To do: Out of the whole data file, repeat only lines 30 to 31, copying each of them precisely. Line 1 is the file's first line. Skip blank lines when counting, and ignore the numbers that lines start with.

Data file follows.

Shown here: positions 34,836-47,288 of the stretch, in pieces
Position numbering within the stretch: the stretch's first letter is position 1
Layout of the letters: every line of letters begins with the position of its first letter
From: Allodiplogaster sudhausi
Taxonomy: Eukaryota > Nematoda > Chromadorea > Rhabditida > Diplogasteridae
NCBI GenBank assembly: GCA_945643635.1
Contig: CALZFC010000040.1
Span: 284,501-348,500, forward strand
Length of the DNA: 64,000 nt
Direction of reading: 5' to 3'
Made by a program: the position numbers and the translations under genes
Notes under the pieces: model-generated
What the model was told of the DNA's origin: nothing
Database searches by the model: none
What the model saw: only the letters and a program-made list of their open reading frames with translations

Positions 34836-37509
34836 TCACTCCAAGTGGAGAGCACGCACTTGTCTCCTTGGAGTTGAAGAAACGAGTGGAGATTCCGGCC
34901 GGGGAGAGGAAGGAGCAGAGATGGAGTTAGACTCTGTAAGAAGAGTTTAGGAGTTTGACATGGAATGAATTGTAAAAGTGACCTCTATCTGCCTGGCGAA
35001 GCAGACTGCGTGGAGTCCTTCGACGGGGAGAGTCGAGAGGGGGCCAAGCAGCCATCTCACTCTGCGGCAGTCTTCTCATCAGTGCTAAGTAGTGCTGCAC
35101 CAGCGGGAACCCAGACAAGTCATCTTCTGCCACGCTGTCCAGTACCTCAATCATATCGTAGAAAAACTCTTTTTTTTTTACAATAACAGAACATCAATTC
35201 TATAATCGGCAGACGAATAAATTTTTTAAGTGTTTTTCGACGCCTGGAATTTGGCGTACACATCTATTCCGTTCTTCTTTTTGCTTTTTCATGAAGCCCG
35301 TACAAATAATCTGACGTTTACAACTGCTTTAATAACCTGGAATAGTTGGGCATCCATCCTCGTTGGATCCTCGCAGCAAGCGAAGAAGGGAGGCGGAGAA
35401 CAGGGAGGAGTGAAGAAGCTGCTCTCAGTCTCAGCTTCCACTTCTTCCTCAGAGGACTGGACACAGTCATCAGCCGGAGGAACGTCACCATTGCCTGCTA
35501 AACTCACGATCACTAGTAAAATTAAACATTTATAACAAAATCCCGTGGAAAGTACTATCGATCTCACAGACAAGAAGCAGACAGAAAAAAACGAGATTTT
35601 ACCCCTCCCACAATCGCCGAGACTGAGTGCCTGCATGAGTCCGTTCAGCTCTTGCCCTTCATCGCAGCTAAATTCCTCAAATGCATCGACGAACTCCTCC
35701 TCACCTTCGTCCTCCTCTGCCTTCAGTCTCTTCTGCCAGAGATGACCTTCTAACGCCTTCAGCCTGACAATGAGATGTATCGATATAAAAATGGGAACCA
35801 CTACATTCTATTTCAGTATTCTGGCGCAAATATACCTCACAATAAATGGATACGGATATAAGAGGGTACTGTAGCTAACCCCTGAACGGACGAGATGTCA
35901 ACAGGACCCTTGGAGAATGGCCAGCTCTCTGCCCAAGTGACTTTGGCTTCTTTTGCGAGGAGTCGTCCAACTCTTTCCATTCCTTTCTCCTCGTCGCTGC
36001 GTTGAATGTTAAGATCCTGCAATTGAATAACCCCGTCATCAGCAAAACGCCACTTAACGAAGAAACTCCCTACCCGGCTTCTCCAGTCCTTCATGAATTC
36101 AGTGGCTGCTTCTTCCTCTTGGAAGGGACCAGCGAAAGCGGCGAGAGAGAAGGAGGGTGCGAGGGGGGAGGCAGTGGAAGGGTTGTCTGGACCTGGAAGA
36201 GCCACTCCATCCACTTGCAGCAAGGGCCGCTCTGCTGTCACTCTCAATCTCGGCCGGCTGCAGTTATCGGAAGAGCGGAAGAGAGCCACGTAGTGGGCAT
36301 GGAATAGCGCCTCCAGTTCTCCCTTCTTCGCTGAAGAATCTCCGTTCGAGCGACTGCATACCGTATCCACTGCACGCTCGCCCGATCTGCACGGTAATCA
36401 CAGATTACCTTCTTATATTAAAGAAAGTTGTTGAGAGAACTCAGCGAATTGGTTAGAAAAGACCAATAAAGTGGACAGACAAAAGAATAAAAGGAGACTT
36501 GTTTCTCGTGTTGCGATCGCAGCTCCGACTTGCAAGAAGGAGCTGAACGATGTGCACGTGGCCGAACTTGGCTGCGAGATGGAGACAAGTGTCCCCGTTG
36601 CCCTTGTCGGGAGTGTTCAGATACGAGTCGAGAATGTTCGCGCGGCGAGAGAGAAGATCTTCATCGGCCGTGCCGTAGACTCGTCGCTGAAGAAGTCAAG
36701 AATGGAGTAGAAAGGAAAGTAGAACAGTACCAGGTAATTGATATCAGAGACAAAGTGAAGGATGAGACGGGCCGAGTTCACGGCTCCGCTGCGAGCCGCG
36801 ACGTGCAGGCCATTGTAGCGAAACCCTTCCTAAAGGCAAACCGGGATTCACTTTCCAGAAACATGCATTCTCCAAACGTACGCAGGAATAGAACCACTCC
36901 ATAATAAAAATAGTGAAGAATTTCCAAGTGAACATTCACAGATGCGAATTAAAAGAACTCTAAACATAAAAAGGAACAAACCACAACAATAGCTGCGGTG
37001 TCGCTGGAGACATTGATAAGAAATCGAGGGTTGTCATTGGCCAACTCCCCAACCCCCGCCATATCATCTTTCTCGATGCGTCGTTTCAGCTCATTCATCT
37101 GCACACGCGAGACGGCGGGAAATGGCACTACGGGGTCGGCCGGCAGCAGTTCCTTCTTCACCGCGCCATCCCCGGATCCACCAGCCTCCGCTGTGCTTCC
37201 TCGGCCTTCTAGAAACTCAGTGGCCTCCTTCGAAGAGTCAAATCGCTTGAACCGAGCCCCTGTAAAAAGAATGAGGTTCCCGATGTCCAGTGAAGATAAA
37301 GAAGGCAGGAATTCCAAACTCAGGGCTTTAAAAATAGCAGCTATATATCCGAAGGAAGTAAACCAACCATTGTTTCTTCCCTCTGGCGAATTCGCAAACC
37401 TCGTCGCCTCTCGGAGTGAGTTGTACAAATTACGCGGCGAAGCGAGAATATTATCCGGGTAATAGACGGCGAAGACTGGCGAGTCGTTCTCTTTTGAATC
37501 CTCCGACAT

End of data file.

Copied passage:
36101 AGTGGCTGCTTCTTCCTCTTGGAAGGGACCAGCGAAAGCGGCGAGAGAGAAGGAGGGTGCGAGGGGGGAGGCAGTGGAAGGGTTGTCTGGACCTGGAAGA
36201 GCCACTCCATCCACTTGCAGCAAGGGCCGCTCTGCTGTCACTCTCAATCTCGGCCGGCTGCAGTTATCGGAAGAGCGGAAGAGAGCCACGTAGTGGGCAT